Citi backs foreclosure prevention plan

Banking giant gives nod to legislation that would allow judges to alter mortgages for homeowners who have filed for bankruptcy.

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By David Ellis, staff writer

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NEW YORK ( -- Citigroup reached an agreement with Democratic lawmakers Thursday on legislation that would allow judges to reduce mortgage debt for individuals who have filed for bankruptcy.

Sen. Dick Durbin of Illinois, the bill's architect, said he hoped the participation of Citigroup would entice other mortgage lenders to sign onto the program.

"I hope other institutions will follow suit," he said. Durbin appeared at a press conference along with fellow sponsors of the bill, Sen. Christopher Dodd of Connecticut and Sen. Charles Schumer of New York.

Until recently, members of the banking industry, including Citigroup (C, Fortune 500), as well as other housing-related groups like the National Association of Realtors, have criticized the notion of allowing the courts to have a say over their mortgage portfolios.

The Mortgage Bankers Association is extremely resistant to this idea. The trade group insists that so-called "mortgage cram downs," which allow bankruptcy courts to "cram down" or reduce the size of a home loan, will add considerably to borrowing costs for borrowers in the future.

"We remain opposed to bankruptcy cram-down legislation because of the destabilizing affect it will have on an already turbulent mortgage market," said John Courson, president and CEO of the Mortgage Bankers Association.

The National Association of Home Builders has also historically opposed such a measure. But the group recently announced an about-face, saying it will now support the idea of bankruptcy judges altering the terms of a borrower's mortgage.

A call to the National Association of Realtors requesting comment was not immediately returned.

Who qualifies

Under the proposed plan, only homeowners with existing mortgages would be eligible to have their loans reduced. Additionally, homeowners would have to certify that they attempted to contact their lender about modifying their loan before filing for bankruptcy.

An earlier version of the bill proposed in 2008 only made this option available to borrowers who lived in their homes and held either a subprime or non-traditional mortgage, such as an adjustable rate loan.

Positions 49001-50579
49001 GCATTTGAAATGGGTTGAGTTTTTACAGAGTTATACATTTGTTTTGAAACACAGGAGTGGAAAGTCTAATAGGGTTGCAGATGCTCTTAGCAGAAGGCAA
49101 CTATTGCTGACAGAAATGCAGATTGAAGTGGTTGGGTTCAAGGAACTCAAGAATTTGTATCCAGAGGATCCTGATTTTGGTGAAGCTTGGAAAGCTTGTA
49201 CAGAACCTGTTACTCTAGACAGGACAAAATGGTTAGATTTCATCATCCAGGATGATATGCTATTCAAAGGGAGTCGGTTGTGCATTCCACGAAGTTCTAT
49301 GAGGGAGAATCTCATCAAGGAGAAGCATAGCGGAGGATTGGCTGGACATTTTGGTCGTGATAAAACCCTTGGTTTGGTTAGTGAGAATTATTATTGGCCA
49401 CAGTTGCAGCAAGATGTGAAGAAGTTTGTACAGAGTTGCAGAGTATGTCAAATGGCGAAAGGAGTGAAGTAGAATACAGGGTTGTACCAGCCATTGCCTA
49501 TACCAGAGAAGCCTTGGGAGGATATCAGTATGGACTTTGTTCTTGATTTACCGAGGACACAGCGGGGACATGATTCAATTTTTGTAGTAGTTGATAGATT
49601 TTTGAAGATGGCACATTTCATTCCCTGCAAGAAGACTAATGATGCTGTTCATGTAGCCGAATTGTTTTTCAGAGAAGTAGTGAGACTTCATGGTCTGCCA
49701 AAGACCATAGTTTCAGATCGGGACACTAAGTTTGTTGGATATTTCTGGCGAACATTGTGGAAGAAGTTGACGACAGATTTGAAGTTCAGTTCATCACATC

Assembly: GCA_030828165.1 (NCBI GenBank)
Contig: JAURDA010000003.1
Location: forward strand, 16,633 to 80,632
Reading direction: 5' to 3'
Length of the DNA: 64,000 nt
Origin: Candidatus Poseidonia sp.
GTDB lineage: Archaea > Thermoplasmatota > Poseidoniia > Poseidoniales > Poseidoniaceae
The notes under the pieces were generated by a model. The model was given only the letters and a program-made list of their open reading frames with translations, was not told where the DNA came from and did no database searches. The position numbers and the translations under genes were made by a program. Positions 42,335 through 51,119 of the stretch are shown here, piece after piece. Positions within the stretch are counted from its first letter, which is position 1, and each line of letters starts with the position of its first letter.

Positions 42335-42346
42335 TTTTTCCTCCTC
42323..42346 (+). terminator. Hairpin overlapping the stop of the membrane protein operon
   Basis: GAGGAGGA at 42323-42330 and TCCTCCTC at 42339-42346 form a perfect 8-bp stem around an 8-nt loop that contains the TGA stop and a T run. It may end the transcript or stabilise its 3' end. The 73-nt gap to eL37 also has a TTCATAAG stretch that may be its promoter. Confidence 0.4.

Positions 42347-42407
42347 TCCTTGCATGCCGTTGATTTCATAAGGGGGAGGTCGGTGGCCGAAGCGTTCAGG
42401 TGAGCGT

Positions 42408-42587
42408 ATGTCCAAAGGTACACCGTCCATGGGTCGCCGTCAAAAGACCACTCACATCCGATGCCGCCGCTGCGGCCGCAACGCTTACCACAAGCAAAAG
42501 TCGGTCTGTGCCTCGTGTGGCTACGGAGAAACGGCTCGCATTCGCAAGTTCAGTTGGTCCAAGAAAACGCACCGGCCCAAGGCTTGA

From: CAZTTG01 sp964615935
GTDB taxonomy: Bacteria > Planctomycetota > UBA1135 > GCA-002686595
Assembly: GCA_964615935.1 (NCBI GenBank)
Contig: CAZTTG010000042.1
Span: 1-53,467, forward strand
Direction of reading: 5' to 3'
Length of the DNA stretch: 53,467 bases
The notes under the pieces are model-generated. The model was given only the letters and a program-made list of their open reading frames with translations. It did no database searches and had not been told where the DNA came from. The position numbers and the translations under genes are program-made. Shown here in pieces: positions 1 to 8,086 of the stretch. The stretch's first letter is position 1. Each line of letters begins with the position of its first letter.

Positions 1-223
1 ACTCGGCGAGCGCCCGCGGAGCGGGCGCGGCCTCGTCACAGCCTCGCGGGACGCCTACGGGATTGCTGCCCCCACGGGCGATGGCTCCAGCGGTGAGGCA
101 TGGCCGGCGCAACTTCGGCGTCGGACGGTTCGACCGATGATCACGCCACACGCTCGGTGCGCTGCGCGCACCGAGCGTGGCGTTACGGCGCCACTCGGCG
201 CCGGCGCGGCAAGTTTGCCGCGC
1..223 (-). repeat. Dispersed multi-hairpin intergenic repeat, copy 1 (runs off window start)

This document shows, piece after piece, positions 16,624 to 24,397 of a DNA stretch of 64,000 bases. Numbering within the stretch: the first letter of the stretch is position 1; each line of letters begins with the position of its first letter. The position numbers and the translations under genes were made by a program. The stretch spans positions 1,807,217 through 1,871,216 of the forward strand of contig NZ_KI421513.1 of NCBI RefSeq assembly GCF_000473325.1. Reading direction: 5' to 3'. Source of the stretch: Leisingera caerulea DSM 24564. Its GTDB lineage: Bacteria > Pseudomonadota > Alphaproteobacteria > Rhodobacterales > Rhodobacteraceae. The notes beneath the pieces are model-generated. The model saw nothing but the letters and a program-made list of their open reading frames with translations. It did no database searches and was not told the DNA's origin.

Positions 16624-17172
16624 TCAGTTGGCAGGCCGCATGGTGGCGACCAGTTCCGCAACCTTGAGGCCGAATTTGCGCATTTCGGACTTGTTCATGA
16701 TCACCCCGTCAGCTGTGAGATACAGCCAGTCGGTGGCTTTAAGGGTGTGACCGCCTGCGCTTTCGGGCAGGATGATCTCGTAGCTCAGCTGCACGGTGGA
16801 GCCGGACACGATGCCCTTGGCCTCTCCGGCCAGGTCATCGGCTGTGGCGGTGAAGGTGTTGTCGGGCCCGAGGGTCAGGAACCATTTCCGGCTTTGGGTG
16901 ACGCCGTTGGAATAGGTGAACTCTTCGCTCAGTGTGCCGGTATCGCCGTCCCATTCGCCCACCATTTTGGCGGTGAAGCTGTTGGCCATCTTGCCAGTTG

The Center for Responsible Lending backs the bill, and expects that it could help more than 600,000 households across the country avoid foreclosure.

Current estimates puts the number of homeowners at risk of foreclosure around 8 million.

"We don't think this will remedy the whole [housing] situation, but we think this is an essential and necessary tool," said Kathleen Day, a spokeswoman for the non-profit group.

While Citigroup's approval of this bill may appear puzzling, participation in the program could go a long way to helping the ailing institution, which has been one of the hardest-hit banks during the housing crisis. It is expected to report a fourth-quarter loss later this month, due in part to its exposure to the U.S. housing market.

A spokesperson for Citigroup was not able to immediately comment on Thursday's announcement.

It remains to be seen whether other lenders will back the cram-down measure, but the legislation might serve to strong-arm banks into being more flexible with their loan modification programs. Faced with the threat of having judges step in and alter the terms of their loans, banks may be more willing to make the adjustments themselves.

"There is clearly a need to try something new," said Durbin. To top of page

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